Dayton company pleads guilty to selling unregistered ‘fogger’ in federal case

Dayton-based DEM Technology and its vice president pleaded guilty this week in federal court to the illegal sale of antimicrobial products, according to a joint announcement by the U.S. Department of Justice and Environmental Protection Agency.

“The defendants in this case made claims about the efficacy of their product with no supporting data, putting their customers at risk,” said Assistant Attorney General Todd Kim of the DOJ’s Environment and Natural Resources Division. “Despite this danger and repeated notices by EPA, the defendants continued their unlawful conduct for years. (Wednesday’s) guilty pleas shows that the Department of Justice will not tolerate such violations of federal law.”

Court documents indicated that it began selling its SaniGuard surface disinfectant spray in 1996 following its EPA registration, but that that DEM also sold it as a “total release fogger.”

In marketing materials the company said the fogger product can release the can’s entire contents to disinfect all surfaces in the room. It also claimed the fogger could “sanitize a room within 10 to 15 minutes,” is “effective against H1N1, E-Coli, staphylococcus, MRSA and Salmonella,” and has a “99.99% kill rate of fungus, bacteria … and viruses,” according to court documents.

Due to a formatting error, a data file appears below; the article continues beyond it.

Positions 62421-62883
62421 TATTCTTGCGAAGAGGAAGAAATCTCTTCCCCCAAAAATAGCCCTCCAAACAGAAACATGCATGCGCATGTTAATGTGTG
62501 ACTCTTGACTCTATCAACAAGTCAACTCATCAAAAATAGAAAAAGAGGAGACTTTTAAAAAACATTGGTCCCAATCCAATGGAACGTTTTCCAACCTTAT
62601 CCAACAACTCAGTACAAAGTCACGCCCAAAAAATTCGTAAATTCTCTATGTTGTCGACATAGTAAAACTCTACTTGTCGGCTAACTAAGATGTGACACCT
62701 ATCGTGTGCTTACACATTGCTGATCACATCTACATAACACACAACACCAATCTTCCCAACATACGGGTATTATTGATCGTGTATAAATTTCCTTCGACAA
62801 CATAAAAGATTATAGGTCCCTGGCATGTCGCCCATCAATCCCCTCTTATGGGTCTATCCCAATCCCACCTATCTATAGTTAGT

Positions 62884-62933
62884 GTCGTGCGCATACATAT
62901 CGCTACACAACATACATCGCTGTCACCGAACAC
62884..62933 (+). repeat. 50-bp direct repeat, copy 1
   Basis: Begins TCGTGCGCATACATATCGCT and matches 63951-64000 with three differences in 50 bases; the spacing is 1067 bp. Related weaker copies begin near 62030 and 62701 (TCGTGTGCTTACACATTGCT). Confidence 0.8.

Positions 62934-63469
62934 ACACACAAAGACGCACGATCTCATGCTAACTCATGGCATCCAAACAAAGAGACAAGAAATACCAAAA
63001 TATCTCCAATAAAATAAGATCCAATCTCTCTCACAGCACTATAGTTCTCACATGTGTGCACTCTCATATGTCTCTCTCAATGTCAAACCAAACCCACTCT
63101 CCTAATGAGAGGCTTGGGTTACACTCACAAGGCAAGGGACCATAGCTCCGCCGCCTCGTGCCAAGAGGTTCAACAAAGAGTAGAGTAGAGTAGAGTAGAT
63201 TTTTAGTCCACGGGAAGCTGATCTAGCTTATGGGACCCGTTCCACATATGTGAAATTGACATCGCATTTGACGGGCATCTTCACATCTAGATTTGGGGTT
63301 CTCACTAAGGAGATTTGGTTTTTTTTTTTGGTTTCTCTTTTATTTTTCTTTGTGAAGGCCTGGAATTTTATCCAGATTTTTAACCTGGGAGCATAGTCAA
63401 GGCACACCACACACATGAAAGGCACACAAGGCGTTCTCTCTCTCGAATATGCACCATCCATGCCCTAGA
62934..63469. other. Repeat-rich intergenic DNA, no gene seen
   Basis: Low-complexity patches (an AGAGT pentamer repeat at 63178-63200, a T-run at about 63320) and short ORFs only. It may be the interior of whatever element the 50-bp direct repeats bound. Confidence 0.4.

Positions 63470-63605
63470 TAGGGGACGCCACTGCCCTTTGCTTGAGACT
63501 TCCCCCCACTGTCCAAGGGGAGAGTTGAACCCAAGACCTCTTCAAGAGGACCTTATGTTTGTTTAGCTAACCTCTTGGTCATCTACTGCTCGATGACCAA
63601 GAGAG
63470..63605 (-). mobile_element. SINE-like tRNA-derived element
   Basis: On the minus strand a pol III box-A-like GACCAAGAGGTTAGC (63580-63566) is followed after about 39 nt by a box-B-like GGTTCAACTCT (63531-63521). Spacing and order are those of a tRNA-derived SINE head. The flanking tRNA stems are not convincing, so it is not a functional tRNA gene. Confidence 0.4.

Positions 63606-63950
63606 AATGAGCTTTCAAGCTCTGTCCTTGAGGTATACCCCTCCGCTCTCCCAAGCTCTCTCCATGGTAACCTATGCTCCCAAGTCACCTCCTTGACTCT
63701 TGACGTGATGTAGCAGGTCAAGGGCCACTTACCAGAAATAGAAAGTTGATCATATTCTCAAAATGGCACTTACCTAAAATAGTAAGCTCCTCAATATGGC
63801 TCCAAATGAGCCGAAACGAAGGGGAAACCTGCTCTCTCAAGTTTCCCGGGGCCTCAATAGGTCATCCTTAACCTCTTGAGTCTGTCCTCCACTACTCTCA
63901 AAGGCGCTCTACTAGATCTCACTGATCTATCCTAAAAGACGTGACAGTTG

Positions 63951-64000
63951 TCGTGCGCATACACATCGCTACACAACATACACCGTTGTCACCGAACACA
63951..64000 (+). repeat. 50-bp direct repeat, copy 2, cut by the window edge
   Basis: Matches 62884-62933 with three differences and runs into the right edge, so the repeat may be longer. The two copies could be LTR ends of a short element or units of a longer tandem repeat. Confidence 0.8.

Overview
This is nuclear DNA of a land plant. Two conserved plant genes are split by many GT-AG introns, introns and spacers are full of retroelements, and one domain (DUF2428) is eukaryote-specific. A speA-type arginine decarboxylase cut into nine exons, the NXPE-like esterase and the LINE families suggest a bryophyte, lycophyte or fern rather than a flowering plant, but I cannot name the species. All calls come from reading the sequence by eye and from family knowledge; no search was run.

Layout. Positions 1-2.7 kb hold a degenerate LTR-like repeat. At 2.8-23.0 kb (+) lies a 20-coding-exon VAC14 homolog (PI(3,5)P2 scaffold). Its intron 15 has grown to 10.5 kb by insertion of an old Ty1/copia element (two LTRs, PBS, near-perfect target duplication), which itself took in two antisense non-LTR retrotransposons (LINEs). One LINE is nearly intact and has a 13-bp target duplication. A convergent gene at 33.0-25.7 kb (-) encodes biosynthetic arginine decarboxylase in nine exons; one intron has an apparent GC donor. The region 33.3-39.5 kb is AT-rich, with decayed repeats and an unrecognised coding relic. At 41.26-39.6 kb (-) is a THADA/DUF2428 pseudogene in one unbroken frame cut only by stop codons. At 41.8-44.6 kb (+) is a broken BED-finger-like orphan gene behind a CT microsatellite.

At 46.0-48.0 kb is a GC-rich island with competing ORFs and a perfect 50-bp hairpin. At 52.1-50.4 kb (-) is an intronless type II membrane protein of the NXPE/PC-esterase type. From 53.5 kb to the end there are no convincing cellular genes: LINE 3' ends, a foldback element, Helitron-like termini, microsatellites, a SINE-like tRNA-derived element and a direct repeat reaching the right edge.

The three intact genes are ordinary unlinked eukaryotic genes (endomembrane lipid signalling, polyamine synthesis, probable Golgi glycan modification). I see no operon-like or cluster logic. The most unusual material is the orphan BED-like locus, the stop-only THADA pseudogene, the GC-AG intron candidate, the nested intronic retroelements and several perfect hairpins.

“DEM has never established efficacy nor safety data associated with SaniGuard’s use as a fogger as required by the Federal Insecticide, Fungicide and Rodenticide Act,” the release stated.

DEM Technology received and acknowledged repeated correspondence from 2004 to 2015 from the EPA asking them to remove language relating to fogging from the SaniGuard label, and DEM was ordered in July 2015 to pay a civil penalty based on the sale of the fogger product but continued to sell it through 2018, according to the DOJ.

“In order to safeguard the environment, it is essential that the Environmental Protection Agency’s pesticide programs receive accurate and honest information from pesticide registrants and their employees,” stated Special Agent in Charge Jennifer Lynn of the EPA-CID. “This guilty plea sends a clear message that EPA and its law enforcement partners will continue to hold individuals and companies fully accountable for illegal conduct that jeopardizes the environment.”

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